Are you still searching for the best inflatable kayak? These days, kayaking is no longer confined to sporting aficionados as it’s now a popular leisure activity. Nowadays you can buy an inflatable kayak online with just a few clicks, but which one is the best option?

All kayaks will of course claim they’re the best, but we both know that’s not the case. To help first time buyers, we reviewed the top inflatable kayaks and present them here. We’ll take a look at their features, the pros, cons and who they’re best suited for. I’ve also prepared a buyer’s guide. If you want to have a look at the other inflatable kayaks online, you may use the information below to guide you.

Best Inflatable Kayaks Buying Guide

What are the Benefits of an Inflatable Kayak?

  • Easy to Store: once you’re done with the kayak, you just deflate and roll it up. You can put it in the closet or a bag (some kayaks come with one). If you took the kayak out camping, you can put the whole thing in the trunk. The volume you can deflate varies, but most of them can fit in a bag or suitcase
  • Portability: an inflatable kayak is lightweight and compact, which means you can take it anywhere. A large, rigid kayak is difficult to carry around, and securing it to the roof of your vehicle can be a hassle. With an inflatable, it’s just as simple as carrying a bag.
  • Easy Setup: a kayak takes just a few minutes to inflate, and deflating is just as easy. A rigid kayak, on the other hand, takes a lot more time.
  • Ideal for Beginners: inflatable kayaks are quick to get into, easy to control and have lots of space. These kayaks are also forgiving and safe. For these reasons, kayaks are ideal for a weekend family outing.
  • Versatile: you can use inflatable kayaks for fishing, exploring, rafting or just have a quiet time in the waters.
  • Low Maintenance: inflatable kayaks need very little maintenance. Provided you don’t use the kayak in situations it’s not meant for, it should last a long time. Most are resistant to punctures and come with a repair kit so you can apply a patch. Inflatable kayaks are easy to clean too, as you just rinse it after use. Let it dry, fold and it’s done.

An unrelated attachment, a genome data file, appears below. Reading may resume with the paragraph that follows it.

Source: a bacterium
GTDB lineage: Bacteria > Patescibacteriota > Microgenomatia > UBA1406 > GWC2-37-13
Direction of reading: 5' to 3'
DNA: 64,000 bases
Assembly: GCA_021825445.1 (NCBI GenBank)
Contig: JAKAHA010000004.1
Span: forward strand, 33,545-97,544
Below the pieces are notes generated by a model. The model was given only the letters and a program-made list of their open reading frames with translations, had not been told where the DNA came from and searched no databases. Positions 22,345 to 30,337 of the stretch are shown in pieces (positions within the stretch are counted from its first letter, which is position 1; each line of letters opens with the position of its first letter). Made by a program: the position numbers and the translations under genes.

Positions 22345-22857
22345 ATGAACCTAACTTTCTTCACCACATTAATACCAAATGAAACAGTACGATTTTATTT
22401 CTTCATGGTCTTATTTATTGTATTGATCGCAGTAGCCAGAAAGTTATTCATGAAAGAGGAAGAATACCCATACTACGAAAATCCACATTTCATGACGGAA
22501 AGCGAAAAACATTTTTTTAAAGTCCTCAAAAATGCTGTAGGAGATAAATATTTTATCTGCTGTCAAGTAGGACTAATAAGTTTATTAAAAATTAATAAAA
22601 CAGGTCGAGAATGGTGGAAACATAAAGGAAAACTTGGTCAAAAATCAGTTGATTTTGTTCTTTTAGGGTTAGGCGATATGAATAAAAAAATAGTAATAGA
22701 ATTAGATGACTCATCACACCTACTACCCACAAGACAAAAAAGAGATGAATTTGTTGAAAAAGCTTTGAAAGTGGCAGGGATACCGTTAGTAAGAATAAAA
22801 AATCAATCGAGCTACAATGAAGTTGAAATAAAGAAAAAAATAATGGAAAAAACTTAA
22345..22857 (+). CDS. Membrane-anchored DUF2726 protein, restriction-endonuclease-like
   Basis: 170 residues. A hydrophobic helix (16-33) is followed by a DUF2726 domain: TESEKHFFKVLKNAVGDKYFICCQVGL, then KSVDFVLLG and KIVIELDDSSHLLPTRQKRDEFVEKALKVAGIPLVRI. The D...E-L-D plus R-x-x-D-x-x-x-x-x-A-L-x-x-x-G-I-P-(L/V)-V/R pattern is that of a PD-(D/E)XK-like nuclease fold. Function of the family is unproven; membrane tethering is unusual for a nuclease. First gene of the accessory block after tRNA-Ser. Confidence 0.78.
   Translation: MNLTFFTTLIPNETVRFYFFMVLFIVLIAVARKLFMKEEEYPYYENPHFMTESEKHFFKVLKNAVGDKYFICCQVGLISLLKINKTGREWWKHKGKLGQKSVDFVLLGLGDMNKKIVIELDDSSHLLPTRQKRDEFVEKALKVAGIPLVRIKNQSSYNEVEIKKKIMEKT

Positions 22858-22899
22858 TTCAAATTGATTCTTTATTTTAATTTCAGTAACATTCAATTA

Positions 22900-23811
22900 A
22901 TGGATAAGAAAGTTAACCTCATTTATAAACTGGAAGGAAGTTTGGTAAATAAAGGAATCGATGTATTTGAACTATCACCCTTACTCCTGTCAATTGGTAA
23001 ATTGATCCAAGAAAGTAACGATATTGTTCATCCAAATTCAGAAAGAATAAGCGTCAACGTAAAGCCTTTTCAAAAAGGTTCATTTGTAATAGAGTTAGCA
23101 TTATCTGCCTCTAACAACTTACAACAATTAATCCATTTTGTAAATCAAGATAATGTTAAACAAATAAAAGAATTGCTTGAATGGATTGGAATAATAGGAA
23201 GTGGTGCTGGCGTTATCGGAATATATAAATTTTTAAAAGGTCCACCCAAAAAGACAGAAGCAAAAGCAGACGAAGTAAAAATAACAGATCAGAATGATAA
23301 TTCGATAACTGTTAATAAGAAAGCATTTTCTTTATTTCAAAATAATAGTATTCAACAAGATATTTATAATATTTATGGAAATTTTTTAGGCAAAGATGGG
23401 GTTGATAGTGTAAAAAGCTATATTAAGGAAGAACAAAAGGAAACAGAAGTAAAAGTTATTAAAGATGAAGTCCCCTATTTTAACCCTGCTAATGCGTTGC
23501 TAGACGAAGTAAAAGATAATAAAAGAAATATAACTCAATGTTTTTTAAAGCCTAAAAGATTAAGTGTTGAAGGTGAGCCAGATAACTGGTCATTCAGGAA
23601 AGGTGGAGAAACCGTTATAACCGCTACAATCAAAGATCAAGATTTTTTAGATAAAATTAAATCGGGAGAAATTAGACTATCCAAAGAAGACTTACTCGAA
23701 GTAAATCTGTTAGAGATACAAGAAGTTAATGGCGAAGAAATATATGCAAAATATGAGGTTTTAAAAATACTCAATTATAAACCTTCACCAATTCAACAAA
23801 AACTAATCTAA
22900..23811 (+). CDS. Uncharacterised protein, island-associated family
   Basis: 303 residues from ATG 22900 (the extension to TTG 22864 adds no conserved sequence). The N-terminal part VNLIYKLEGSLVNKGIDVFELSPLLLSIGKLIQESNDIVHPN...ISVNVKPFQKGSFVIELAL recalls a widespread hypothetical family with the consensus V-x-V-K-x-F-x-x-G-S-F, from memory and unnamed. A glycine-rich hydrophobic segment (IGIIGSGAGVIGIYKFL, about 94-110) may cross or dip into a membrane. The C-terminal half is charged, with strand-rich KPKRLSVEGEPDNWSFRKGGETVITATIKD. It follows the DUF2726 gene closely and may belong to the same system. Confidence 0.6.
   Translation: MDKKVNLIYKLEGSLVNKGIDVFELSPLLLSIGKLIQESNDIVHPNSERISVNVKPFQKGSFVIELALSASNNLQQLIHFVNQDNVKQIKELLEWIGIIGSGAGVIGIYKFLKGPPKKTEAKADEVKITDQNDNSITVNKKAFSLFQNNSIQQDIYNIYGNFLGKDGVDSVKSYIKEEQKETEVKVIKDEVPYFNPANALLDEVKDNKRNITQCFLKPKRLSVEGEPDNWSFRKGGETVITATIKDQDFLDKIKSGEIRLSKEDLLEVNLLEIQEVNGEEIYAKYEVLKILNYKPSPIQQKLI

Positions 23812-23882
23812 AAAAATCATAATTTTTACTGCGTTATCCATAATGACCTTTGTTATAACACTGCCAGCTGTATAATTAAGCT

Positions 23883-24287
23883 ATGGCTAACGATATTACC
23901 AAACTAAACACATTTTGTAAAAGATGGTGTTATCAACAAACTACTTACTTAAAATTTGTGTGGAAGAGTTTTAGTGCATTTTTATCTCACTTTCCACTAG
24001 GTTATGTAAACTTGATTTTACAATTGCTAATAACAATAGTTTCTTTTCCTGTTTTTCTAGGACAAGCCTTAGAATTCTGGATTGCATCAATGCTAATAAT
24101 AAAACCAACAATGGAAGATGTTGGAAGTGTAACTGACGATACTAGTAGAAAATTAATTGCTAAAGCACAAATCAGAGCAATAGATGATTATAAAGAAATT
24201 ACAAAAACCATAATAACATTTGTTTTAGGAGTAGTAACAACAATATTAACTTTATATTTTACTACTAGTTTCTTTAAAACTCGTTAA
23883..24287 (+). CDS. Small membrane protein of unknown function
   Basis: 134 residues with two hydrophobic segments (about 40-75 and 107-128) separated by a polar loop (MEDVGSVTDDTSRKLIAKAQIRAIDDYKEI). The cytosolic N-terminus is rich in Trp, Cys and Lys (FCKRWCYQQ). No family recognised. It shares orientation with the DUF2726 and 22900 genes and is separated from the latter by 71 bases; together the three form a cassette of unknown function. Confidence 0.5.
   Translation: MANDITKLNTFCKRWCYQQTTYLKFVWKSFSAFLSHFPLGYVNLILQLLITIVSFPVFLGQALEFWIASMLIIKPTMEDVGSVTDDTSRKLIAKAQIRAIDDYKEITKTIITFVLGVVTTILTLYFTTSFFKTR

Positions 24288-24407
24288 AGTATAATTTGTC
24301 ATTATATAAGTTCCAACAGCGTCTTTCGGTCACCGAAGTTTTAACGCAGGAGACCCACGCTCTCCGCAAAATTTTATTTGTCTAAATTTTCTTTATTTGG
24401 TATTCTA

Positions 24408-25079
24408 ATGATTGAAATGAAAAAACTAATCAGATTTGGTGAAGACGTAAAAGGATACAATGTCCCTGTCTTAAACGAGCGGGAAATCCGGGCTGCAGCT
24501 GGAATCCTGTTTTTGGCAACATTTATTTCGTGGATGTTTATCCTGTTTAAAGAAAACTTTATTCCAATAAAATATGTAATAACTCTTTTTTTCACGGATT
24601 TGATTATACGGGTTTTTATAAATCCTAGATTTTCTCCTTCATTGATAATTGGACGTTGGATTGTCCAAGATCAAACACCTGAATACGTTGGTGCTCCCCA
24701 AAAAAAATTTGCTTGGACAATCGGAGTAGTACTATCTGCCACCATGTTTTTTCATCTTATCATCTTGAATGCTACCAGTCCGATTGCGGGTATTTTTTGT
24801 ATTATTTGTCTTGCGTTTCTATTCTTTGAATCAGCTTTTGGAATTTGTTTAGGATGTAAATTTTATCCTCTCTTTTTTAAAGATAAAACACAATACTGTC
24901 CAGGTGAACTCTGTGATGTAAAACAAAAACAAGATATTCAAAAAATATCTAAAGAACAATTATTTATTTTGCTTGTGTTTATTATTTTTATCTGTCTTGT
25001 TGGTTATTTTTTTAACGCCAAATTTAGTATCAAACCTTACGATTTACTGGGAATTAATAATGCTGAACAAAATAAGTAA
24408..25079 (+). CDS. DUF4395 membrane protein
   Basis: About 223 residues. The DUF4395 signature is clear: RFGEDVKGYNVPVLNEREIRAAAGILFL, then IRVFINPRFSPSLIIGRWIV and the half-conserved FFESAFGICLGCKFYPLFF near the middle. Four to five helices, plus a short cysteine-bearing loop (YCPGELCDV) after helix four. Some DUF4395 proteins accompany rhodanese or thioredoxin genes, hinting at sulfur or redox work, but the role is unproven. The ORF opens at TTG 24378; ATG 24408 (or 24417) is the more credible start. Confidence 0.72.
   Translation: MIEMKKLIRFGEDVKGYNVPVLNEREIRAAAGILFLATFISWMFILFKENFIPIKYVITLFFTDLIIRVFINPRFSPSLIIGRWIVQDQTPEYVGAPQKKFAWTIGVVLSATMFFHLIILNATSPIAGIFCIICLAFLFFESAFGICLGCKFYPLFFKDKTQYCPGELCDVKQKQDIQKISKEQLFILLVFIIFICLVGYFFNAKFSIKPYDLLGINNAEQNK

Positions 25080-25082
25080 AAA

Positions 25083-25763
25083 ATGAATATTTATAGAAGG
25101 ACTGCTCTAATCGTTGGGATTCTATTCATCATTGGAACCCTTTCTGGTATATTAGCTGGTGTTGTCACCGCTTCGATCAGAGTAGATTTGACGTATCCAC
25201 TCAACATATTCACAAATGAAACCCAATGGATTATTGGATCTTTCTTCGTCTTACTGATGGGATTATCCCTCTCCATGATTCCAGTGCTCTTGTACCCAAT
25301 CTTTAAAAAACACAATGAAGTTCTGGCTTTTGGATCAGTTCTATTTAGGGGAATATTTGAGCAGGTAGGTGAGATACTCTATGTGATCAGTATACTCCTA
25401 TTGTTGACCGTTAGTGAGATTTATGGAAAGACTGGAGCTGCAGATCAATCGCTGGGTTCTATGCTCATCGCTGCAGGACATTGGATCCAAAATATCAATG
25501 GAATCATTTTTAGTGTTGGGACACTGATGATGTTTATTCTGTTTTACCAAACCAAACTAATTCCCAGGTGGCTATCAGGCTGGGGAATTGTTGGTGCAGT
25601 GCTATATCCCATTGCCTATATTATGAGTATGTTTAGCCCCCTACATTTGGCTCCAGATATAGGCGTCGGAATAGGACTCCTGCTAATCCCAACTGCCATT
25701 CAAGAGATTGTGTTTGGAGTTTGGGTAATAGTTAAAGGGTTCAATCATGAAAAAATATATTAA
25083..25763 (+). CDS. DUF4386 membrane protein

• Efficient Operation: inflatable kayaks are not as fast as their rigid counterparts, but with proper handling, they should do fine in moderate waters and lakes. As long as the wind isn’t that strong you can get decent speed out of an inflatable kayak.
  • Tracking and Speed: tracking, speed and turning are usually three areas inflatable kayaks are weak at. Get a rudder so the paddler gives you better control when changing directions. For tracking, you’ll need a skeg. This is a device you attach to the kayak so it doesn’t drift around.
  • Comfortable: inflatable kayaks are comfortable to sit on but they’re also made of durable material. For the best results you have to inflate the kayak according to the pressure recommended.
  • Durable and Dependable: contrary to what some believe, inflatable kayaks are made of robust material, able to resist abrasion and puncture. The more expensive inflatable kayaks are built out of nylon layered in rubber.

How to Choose the Best Inflatable Kayak

  • Usage: how do you plan to use the kayak? Will it be for a whitewater adventure or to spend some quiet time on a lake? Think first how you intend to use it and look for a kayak that’s built for that purpose.
  • Equipment Storage: do you kayak light or heavy? All kayaks have some sort of storage compartment, but the space offered ranges from spacious to very little. The larger the kayak the more storage space is available.
  • Valves: the valves determine how easy or difficult the kayak is to inflate and deflate. The best ones use Boston valves.
  • Weight Capacity: the weight limit for solo kayaks usually maxes out at 300 lbs. Tandem and family sized kayaks have a weight capacity limit of 600 lbs. or more. There are those who’ll say the limits manufacturers label is on the conservative side, but it is better not to go beyond the stated capacity.
  • Material/Durability: the most commonly used are hard vinyl, polyethylene and other types of hard plastics. Manufacturers also create synthetic plastics. Look for kayaks that are puncture resistant and have multiple air chambers for extra durability. The anchor joints and valve durability are among its most important components so check those out too.